"Detox" Striptease in Bangkok © Athit Perawongmetha / Greenpeace

In a world of toxic and cheap throwaway clothing, big retail stores have the opportunity and ability to change the way our clothes and products are made.

Aldi, one of the top ten retailers in the world, has joined the Detox movement and committed to eliminate all hazardous chemicals from their textile products by January 1st, 2020.

Aldi is growing. The supermarket giant is not only strong in its home market of Germany but is seeing sales rise in Europe. The company is also rapidly expanding in the US and Australia. This Detox announcement shows an increasing momentum towards a cleaner and more efficient model of production in the discount sector.

Among the 31 companies committed to Detox are other big retailers – such as Marks & Spencer in the UK and Coop in Switzerland – which means that it is possible to have a sustainable turnover of products, maintain profitability and keep the things you sell toxic-free.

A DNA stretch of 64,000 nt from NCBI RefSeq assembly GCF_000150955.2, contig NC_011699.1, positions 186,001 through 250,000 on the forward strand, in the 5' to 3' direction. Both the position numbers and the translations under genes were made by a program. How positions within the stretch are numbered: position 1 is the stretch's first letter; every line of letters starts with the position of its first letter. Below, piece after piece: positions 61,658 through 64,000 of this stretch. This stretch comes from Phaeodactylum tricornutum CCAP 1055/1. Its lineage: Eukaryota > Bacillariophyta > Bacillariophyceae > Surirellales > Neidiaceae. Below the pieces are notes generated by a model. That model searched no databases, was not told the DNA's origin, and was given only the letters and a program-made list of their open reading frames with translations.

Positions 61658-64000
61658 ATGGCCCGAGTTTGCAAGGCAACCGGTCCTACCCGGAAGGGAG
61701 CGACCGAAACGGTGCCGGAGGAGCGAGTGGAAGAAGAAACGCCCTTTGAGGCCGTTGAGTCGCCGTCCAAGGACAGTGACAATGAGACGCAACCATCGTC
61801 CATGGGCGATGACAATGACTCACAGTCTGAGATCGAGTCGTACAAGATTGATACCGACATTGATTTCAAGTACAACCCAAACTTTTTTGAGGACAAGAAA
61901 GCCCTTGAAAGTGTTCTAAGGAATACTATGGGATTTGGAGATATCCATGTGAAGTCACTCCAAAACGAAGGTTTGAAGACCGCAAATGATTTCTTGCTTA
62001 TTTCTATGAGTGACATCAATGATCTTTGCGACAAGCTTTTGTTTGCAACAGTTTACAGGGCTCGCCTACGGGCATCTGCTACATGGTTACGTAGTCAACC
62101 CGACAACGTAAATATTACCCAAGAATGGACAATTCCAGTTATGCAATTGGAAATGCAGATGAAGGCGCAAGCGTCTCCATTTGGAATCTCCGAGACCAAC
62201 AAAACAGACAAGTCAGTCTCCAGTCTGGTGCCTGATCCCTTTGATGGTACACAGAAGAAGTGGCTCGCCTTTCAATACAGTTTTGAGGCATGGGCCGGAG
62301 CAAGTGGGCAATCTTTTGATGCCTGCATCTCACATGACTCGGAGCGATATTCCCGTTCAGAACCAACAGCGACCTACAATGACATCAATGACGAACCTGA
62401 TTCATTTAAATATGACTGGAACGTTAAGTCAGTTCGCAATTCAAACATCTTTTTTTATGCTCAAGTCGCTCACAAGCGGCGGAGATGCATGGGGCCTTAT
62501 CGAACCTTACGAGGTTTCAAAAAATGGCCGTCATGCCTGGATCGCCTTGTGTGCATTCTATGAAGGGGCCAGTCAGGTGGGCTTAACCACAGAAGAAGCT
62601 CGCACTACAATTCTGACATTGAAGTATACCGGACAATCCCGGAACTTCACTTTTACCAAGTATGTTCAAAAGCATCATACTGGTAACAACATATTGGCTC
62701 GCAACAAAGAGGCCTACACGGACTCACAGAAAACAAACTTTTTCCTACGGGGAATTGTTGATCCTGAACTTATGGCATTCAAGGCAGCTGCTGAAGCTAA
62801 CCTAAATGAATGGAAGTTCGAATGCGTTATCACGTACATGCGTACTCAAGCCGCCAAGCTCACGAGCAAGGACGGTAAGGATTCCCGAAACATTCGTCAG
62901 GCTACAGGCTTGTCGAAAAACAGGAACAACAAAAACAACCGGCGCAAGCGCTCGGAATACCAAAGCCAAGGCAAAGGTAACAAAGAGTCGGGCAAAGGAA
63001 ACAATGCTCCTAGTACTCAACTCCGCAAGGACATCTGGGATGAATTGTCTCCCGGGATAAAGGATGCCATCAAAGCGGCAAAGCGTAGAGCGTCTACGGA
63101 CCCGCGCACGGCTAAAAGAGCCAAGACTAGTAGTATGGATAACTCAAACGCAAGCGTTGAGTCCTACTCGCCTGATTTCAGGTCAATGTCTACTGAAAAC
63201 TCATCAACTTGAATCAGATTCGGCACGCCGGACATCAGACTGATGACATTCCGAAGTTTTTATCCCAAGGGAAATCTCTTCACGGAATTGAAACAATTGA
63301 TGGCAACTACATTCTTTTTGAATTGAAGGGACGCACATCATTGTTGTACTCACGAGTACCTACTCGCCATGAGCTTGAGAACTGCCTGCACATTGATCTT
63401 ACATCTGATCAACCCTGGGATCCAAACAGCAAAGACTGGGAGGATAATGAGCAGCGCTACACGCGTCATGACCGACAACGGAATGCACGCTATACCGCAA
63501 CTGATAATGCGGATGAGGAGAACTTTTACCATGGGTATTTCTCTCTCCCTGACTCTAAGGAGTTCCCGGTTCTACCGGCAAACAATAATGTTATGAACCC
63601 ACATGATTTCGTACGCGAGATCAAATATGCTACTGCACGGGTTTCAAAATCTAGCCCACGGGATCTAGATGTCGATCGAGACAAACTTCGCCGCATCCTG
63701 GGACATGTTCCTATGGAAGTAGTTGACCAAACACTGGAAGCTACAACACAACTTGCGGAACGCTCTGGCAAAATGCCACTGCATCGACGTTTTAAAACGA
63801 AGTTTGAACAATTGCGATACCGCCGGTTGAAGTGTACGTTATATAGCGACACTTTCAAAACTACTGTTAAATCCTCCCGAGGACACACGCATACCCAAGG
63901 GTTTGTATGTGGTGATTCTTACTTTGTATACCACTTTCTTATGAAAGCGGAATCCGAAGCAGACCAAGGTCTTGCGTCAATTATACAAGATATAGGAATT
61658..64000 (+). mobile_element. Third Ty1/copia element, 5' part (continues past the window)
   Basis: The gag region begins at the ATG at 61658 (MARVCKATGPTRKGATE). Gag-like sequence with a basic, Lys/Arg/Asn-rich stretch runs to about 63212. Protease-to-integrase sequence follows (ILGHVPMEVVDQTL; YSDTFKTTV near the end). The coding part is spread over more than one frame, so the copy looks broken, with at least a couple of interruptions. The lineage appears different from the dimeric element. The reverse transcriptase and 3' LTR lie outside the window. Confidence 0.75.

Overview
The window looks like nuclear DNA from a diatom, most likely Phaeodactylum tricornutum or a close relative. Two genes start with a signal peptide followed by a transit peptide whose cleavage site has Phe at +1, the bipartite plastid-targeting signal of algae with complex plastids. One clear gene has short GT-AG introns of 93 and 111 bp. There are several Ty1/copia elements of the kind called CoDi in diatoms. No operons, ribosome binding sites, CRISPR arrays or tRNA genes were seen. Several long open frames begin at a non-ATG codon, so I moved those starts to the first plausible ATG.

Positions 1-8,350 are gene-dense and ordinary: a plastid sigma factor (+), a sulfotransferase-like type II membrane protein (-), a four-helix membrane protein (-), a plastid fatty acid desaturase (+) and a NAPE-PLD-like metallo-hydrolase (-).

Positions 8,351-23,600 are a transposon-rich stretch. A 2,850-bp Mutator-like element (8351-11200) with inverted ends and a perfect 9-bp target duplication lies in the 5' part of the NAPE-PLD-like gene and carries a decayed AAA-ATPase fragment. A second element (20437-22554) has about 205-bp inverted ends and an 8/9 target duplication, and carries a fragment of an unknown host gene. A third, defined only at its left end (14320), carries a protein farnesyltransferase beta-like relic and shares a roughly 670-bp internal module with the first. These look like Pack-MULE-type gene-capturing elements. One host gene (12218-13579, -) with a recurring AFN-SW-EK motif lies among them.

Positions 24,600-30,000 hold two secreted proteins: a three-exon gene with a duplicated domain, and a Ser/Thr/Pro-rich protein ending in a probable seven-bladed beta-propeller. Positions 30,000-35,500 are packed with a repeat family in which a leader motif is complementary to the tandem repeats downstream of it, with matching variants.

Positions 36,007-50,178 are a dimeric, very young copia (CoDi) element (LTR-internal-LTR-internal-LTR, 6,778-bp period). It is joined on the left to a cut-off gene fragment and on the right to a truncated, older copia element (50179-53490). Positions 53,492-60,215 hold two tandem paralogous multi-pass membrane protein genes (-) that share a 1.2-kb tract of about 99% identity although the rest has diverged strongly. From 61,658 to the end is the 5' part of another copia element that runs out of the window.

In addition to the need to combat their toxic-trail, Greenpeace is calling on these retail leaders to consider new business models. By planning and managing resources in a responsible way, big retailers can revolutionize the design and production of goods. Toxic-free manufacturing offers the perfect starting-point to rethink how our products are made and used.

Today, Aldi took a stand and acknowledged its responsibility for the whole lifecycle of its textiles. This is a huge step forward and another victory for all of you who have been a part of the Detox campaign since we began four years ago. Looking back, it is quite incredible to see the progress that we have made together. This gives us inspiration to go even further!

Kirsten Brodde is a Detox campaigner at Greenpeace Germany.

"Detox" Striptease in Bangkok © Athit Perawongmetha / Greenpeace
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